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How do I convert FLAC to Apple Lossless? - Page 3

post #31 of 58
Quote:
Originally Posted by Hero Kid View Post
Two year bump? Well done romanovsky.
yeah and considering this is his first post!!
post #32 of 58
Quote:
Originally Posted by Cheule View Post
If a Mac user is wondering the same question, a great free app for Mac OS X to convert FLAC to AIFF or whatever is called xACT. It stands for X Audio Compression Toolkit, and can be located at versiontracker.com
If you're on a mac get XLD from this link X Lossless Decoder: Lossless audio decoder for Mac OS X , XLD will transcode from flac to Apple Lossless, wav, aiff, etc.
post #33 of 58

Hey guys,

 

Found an easy solution (for us iTunes and iPod users) using only iTunes and Fluke for Mac.

 

Turns out you can actually import anything into ALAC with iTunes itself.

 

http://support.apple.com/kb/ht1550

post #34 of 58

bump

 

post #35 of 58

I use MelodyCan to convert flac . Works Perfect .    

post #36 of 58

Max for converting if you're on a Mac. XLD for ripping.

post #37 of 58

Is there any difference in SQ between Max and iTunes? I can't tell right now but I'll hate to find a difference a few years down the road and then having to re-rip everything again.

post #38 of 58
Quote:
Originally Posted by tanyeehou View Post

Is there any difference in SQ between Max and iTunes? I can't tell right now but I'll hate to find a difference a few years down the road and then having to re-rip everything again.


There could be, if iTunes fail to get the right bits of the CD while Max do not.

One of the benefit of specialized audio CD ripper applications like Max, Rip, XLD, ... are that they have stronger error fighting capabilities than iTunes.

post #39 of 58

I found this quote from a member of another forum, which sums up exactly what I was going to say.

In summary use XLD, set it up correctly and be comforted with the fact that you are maximizing your chances of creating 100% flawless rips.

Quote:

To the specific benefits, XLD attempts to correct all errors encountered using the appropriately named and highly regarded CDParanoia engine. XLD also informs you of any errors that could NOT be corrected, whereas iTunes does not. With iTunes you find out later, when listening. :)

 

Secondly, there is the capability to compare your rips to the Accurate Rip database for checksum comparison between other known rips. This is often considered the primary benefit of using XLD, or other rippers with this capability, as this CAN be the ultimate in 'peace of mind', or the source of loss thereof.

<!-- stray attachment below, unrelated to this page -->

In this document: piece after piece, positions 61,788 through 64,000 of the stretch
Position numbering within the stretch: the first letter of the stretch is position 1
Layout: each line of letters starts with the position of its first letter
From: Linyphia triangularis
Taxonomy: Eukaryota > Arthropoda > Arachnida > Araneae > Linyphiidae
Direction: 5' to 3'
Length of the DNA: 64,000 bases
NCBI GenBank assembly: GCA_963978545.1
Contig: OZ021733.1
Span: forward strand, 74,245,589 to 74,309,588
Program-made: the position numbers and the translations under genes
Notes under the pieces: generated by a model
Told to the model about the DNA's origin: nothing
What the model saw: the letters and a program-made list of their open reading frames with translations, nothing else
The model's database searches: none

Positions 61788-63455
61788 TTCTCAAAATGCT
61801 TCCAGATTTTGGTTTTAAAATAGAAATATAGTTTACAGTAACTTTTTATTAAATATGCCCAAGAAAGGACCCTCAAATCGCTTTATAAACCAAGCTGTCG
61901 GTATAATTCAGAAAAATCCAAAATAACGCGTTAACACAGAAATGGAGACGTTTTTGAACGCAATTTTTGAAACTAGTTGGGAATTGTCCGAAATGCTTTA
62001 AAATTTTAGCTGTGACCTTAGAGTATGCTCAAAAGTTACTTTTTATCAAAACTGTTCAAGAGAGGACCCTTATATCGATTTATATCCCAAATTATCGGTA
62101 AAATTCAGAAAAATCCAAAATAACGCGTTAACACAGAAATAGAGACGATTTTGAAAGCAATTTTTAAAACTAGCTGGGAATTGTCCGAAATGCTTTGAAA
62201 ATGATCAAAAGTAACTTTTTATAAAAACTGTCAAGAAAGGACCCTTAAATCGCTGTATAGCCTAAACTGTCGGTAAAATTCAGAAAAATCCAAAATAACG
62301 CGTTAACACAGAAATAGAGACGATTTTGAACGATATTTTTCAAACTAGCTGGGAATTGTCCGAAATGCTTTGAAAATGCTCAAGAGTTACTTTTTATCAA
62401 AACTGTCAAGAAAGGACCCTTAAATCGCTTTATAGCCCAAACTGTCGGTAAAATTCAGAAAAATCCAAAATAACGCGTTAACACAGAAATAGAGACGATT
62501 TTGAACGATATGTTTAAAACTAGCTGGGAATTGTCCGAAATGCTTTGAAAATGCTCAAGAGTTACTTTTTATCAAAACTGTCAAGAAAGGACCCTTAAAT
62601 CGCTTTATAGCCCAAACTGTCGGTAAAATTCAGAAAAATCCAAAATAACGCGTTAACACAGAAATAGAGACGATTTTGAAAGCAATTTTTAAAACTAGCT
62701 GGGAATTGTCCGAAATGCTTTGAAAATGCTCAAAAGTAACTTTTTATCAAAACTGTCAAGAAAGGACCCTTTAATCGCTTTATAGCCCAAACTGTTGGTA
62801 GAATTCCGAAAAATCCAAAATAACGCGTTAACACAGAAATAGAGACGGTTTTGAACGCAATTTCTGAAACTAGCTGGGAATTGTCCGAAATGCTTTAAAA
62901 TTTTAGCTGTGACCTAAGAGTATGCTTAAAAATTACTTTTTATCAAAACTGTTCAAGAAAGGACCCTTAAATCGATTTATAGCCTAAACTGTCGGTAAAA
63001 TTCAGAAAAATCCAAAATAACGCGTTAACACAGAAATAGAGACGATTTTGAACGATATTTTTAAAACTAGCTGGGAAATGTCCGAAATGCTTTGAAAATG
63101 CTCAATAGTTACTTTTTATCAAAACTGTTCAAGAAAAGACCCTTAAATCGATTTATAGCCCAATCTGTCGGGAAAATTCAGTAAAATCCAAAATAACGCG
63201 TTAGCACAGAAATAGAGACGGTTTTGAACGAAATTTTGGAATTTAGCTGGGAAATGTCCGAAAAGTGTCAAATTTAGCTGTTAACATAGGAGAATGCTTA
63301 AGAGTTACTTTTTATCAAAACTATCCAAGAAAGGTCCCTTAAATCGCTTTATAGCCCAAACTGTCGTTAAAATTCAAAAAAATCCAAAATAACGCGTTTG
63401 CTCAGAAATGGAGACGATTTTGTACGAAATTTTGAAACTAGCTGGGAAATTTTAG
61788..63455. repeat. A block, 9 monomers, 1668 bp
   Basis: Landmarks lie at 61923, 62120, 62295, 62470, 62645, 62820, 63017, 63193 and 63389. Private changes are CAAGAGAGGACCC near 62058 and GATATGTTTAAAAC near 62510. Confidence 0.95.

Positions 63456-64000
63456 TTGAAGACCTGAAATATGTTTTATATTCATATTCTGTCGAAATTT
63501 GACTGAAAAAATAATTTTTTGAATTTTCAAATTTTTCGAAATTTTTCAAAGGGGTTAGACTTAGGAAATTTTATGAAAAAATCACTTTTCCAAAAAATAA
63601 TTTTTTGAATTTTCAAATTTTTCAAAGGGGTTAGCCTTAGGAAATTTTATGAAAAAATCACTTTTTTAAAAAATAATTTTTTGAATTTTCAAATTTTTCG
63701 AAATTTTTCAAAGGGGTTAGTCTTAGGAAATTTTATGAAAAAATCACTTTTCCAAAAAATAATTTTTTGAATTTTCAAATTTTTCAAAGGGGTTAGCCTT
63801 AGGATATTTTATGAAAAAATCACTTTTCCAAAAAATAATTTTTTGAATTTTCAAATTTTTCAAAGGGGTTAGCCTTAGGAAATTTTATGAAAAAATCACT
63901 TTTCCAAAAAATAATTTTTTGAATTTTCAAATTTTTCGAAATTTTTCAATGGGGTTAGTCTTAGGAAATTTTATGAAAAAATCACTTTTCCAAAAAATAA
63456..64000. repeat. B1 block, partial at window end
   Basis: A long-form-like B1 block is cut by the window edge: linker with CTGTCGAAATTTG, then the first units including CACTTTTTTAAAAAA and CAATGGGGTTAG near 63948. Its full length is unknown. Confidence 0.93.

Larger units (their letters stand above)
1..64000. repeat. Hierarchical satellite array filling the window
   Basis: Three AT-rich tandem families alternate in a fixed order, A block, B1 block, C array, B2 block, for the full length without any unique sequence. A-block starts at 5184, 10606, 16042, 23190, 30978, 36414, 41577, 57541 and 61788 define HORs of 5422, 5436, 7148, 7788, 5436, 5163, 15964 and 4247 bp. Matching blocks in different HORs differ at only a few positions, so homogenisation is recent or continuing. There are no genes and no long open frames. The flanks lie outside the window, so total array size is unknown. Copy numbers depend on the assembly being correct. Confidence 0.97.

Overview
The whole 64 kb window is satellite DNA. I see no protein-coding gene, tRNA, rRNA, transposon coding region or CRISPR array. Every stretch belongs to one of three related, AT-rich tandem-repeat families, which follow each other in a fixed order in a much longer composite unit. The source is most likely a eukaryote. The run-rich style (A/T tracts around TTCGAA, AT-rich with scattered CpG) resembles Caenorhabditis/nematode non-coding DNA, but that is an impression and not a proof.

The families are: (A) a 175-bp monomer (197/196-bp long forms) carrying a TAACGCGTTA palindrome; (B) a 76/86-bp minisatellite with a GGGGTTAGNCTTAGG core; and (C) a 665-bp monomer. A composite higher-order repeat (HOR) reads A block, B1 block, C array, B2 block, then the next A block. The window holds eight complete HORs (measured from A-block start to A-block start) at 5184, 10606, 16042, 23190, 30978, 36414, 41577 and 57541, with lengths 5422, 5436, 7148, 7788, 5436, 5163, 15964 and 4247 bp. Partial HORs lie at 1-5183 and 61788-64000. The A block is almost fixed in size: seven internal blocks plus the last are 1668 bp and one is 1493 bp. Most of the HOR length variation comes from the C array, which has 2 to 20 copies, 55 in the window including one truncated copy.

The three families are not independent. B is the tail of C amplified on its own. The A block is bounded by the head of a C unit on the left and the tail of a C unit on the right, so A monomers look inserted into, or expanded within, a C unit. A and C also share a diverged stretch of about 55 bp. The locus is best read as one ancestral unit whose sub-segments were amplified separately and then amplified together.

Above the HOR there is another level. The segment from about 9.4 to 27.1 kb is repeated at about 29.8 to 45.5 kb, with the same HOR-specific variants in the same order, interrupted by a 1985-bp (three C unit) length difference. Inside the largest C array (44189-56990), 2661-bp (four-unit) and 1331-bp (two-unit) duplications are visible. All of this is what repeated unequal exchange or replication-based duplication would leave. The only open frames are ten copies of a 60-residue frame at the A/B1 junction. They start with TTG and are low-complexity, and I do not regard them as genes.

Additionally, XLD will correct for any offset in the drive itself. The offset correction is automatic, in that XLD defaults to the known settings for most common drives, and you need do nothing. These is (admittedly very) little evidence that offset can affect the sound, despite that it has been reported anecdotally.

 

You can also set up XLD for something called C2 error correction, drive permitting.

 

Finally, XLD offers many options in it's ripping function, seemingly more than anyone could need. For example, the list of available formats to rip to includes formats I didn't know existed. Ditto for options like re-trying with bad disks, scanning disks for potentially bad sectors, etc.

 

With pristine discs, iTunes probably (some would say definitely, and Kent Poom famously said definitively') rips as well as other programs, but gives NO indication of any undesirable behavior with discs that are less than perfect, and thus the aforementioned lack of 'peace of mind'.

 

The developer for XLD is a very dedicated Japanese fellow, who is constantly improving and/or adding features to XLD. There was a release Christmas Day I think.

 

So, in the end you trade one 'peace of mind' for another. With iTunes, you lose peace of mind due to not knowing if your rips are error-free. With XLD (and other programs), you lose 'peace of mind' due to now knowing if you've set all the available options correctly, or when your rip's checksum does not match the Accurate Rip database, or perhaps even due to wondering whether to re-rip now that a new feature offering even more 'peace of mind' is available. :)


Edited by Hero Kid - 7/14/10 at 1:08am
post #40 of 58

I hope there's no loss when migrating from one lossless format to another? I got some flac-8 tracks and i encoded one of them to .m4a using dbpoweramp. I hope i retained everything.

post #41 of 58

Ha thanks for bumping this thread. I was thinking about trying to find my above post only yesterday. Now I don't have to.

post #42 of 58
Quote:
Originally Posted by therock003 View Post

I hope there's no loss when migrating from one lossless format to another? I got some flac-8 tracks and i encoded one of them to .m4a using dbpoweramp. I hope i retained everything.


If you go from FLAC to Apple Lossless directly using dbpoweramp, there is no loss.

post #43 of 58
Quote:
Originally Posted by gtp View Post

There is a ALAC plugin for foobar. I think you can do it all directly in foobar and not lose tags or anything.


I am using this http://sbooth.org/Max/

post #44 of 58

Thanks bud 
 

Quote:
Originally Posted by Cheule View Post

If a Mac user is wondering the same question, a great free app for Mac OS X to convert FLAC to AIFF or whatever is called xACT. It stands for X Audio Compression Toolkit, and can be located at versiontracker.com


 

post #45 of 58

why isn't max just as good at ripping?

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